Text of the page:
Nintendo E3 2012 press conference wrap-up


“Day 1” of E3 2012 kicked off this morning with Nintendo’s press conference. In case any gamers out there missed it, here’s a brief rundown of what happened.

Things got off to a strong start when Shigeru Miyamoto came out to introduce Pikmin 3 for the Wii U. Immediately apparent were the improved HD visuals, which Miyamoto highlighted as an important part of improving the camera and management options from the first two entries in the series.

Miyamoto then went on to explain the different control options, which include the standard Wii Remote and nunchuck, and the Wii U gamepad, which makes switching between isometric and zoomed in views much easier. They also highlighted four playable leaders that have been added to the game, but their purpose is a secret. All in all the gameplay video looked impressive and the crowd seemed pleased.

Pikmin 3

Then Nintendo of America President and COO Reggie Fils-Aime took the stage to talk about how important games were for the Wii U before going into an extensive discussion on Miiverse and multimedia support such as Hulu and Netflix.

Nintendo did get back to games eventually though, including New Super Mario Bros. U. The latest entry in the Super Mario Bros. series looks remarkably similar to past iterations, but that’s not the worst thing in the world. Some of the game’s Wii U gamepad controls were shown as well. The game will also be playable on the gamepad separately from the console. Boost Mode is another new feature in which five players can play the game, four with Wiimotes and one with the gamepad. The fifth player with the gamepad can make blocks and place them on the level, assisting the others.

From there the press conference shifted to third party titles for the Wii U, including Scribblenauts Unlimited, ZombiU, and Batman: Arkham City Armored Edition. The gamepad controls were emphasized for the latter two games, especially Batman’s detective skills in Arkham City.

Then a short montage was shown of a few more upcoming releases from other developers, including Darksiders II, Ninja Gaiden 3, and Mass Effect 3. Plenty of gamers have been pining for more third party support, but the fact that most of these games have come out already doesn’t help matters.

There was one very pleasant surprise though: Lego City Undercover (previously referred to as Lego City Stories). Basically it looked like a Lego version of Grand Theft Auto, complete with an open-world city and some amusing humor. With the Lego brand involved it might seem like the target audience is children, but I imagine there are plenty of older gamers out there interested in the game after seeing that footage.

The 3DS wasn’t given much time because of Nintendo’s focus on the Wii U. Only a few games were shown, but Luigi’s Mansion: Dark Moon looked impressive. New Super Mario Bros. 2, which will be available August 19, was briefly shown. There was a large emphasis on gold, like a gold plated Mario turning blocks into coins. There’s was also a glimpse of everyone’s favorite plumber sporting a familiar raccoon tail. The last focal game was Paper Mario Sticker Star, which introduces a new sticker element that when collected become abilities, like a hammer sticker used as a weapon. Fans hoping for more 3DS news will have to wait until a special event tomorrow night in which the presentation will revolve entirely around upcoming 3DS titles.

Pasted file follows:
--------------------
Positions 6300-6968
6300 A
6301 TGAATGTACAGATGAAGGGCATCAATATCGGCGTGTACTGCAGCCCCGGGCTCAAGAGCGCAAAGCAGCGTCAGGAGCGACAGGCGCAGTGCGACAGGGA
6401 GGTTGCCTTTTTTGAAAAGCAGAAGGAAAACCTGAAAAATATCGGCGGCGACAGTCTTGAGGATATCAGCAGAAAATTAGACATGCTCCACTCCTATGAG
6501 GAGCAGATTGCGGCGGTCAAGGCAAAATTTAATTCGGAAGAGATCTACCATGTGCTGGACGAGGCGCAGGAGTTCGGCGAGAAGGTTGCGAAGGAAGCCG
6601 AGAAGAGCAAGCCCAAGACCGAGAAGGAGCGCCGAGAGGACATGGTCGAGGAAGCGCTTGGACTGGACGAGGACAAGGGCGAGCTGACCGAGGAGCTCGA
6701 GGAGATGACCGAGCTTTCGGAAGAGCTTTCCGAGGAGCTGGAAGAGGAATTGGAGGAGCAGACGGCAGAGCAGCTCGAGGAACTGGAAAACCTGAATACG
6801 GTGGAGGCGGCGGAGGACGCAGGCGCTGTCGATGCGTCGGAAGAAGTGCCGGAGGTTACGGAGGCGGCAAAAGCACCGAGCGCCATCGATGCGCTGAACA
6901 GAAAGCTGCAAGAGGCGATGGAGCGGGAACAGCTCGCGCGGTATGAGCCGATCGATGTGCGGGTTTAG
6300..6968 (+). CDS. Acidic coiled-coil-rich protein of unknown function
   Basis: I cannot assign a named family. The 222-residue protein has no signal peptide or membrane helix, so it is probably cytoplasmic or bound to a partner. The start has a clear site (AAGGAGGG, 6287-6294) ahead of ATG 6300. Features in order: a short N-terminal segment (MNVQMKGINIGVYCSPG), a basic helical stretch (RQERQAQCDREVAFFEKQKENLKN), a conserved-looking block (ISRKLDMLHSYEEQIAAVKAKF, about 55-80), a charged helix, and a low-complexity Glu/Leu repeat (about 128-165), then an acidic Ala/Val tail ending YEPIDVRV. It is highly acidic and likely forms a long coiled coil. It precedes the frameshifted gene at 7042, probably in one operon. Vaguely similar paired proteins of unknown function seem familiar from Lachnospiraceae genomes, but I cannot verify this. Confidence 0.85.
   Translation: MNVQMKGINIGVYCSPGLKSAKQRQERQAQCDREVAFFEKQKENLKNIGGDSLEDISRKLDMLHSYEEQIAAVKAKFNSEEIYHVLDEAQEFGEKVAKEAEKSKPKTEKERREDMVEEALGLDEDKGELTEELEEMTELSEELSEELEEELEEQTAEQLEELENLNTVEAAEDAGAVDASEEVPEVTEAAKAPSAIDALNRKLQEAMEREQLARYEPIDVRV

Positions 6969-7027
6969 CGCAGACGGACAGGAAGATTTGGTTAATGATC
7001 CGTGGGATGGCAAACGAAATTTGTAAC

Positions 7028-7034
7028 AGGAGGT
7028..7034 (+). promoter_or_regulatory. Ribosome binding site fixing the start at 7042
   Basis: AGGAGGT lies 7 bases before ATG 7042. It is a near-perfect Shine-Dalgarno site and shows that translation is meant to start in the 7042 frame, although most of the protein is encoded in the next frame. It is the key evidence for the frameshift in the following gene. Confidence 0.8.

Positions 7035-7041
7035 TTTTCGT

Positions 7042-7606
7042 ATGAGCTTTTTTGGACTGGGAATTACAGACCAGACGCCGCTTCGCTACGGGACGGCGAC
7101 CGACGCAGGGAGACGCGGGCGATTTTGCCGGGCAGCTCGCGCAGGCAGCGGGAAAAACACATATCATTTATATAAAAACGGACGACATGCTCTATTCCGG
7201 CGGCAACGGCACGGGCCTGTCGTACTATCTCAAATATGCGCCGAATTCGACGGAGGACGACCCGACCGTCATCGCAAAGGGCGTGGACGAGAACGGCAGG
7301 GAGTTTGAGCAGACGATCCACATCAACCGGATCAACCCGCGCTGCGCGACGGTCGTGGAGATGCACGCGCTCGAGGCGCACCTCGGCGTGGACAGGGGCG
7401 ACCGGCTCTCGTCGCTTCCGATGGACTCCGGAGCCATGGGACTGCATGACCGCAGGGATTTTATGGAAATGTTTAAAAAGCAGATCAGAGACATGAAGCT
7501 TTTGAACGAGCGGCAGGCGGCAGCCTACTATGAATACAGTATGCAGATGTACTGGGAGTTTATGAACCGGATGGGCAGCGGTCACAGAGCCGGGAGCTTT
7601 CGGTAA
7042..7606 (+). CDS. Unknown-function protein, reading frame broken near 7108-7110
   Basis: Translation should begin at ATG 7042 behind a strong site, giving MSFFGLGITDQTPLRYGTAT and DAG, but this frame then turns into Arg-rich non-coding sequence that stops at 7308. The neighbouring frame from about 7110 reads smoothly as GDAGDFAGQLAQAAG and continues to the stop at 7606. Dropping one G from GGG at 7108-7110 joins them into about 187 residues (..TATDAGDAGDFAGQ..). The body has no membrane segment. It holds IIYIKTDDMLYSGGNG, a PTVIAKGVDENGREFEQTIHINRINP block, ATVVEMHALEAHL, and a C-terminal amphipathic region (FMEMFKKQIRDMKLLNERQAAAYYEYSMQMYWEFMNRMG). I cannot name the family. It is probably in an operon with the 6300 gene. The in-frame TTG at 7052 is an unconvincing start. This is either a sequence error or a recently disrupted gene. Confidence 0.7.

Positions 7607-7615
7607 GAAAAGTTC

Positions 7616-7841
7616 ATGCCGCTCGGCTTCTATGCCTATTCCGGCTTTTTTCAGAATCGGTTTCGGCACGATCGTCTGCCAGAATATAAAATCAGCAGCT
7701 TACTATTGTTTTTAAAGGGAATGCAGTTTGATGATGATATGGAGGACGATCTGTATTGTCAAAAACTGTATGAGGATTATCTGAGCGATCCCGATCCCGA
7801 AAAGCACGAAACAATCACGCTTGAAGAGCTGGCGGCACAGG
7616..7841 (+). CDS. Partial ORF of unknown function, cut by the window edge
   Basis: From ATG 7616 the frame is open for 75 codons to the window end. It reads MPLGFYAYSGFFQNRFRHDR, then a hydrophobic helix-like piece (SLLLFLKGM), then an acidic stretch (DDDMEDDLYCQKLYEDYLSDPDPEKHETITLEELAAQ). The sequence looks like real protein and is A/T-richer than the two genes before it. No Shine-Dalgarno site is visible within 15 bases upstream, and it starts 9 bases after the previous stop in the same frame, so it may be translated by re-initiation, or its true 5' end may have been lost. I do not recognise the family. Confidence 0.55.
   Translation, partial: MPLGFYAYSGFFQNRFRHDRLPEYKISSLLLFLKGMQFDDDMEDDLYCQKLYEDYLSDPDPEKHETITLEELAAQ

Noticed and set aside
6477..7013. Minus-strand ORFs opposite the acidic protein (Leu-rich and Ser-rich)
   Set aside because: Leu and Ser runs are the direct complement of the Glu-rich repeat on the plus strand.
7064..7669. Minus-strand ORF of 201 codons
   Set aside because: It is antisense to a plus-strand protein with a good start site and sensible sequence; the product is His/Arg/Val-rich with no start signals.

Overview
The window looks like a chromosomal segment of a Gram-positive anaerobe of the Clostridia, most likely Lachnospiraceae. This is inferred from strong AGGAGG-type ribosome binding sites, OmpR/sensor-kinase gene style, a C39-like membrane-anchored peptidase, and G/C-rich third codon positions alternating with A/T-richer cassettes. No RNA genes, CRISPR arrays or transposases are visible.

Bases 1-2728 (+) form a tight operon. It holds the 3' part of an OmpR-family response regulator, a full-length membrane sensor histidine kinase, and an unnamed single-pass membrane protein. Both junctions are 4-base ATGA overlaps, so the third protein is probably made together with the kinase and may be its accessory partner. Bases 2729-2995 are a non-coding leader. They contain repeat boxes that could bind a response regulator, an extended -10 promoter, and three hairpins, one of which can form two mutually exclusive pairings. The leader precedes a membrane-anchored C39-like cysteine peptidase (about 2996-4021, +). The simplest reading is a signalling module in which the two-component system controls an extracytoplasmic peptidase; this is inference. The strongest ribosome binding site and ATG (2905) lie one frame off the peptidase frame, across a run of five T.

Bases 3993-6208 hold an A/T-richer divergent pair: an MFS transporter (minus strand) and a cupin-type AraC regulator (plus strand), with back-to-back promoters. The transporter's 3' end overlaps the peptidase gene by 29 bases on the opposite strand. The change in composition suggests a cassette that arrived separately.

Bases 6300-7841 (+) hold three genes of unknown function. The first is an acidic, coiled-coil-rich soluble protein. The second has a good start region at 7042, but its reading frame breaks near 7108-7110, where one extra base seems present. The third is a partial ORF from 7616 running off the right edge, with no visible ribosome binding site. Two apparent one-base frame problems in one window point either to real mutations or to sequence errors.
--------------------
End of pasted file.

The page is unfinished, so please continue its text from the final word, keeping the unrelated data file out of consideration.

In an odd turn of events, Nintendo closed out the press conference with NintendoLand, a virtual amusement park full of minigames with different themes such as Zelda, Animal Crossing, and Luigi’s Mansion (which was shown on stage). The demo went on for an astoundingly long time and didn’t elicit much of a response from the audience.

By the time Reggie Fils-Aime came back out to say his final goodbyes, only a polite golf clap could be heard throughout the crowd. Apparently Nintendo doesn’t believe in saving the best for last.


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Author: Anthony LaBella View all posts by
My first experience playing a video game blew me away. The fact that Super Metroid was that game certainly helped. So I like to think Samus put me on the path to video games. Well, I guess my parents buying the SNES had a little something to do with it. Ever since then my passion for video games has grown. When I found that I could put words together into a coherent sentence, videogame journalism was a natural interest. Now I spend a large majority of my time either playing video games or writing about them, and I wouldn’t have it any other way.

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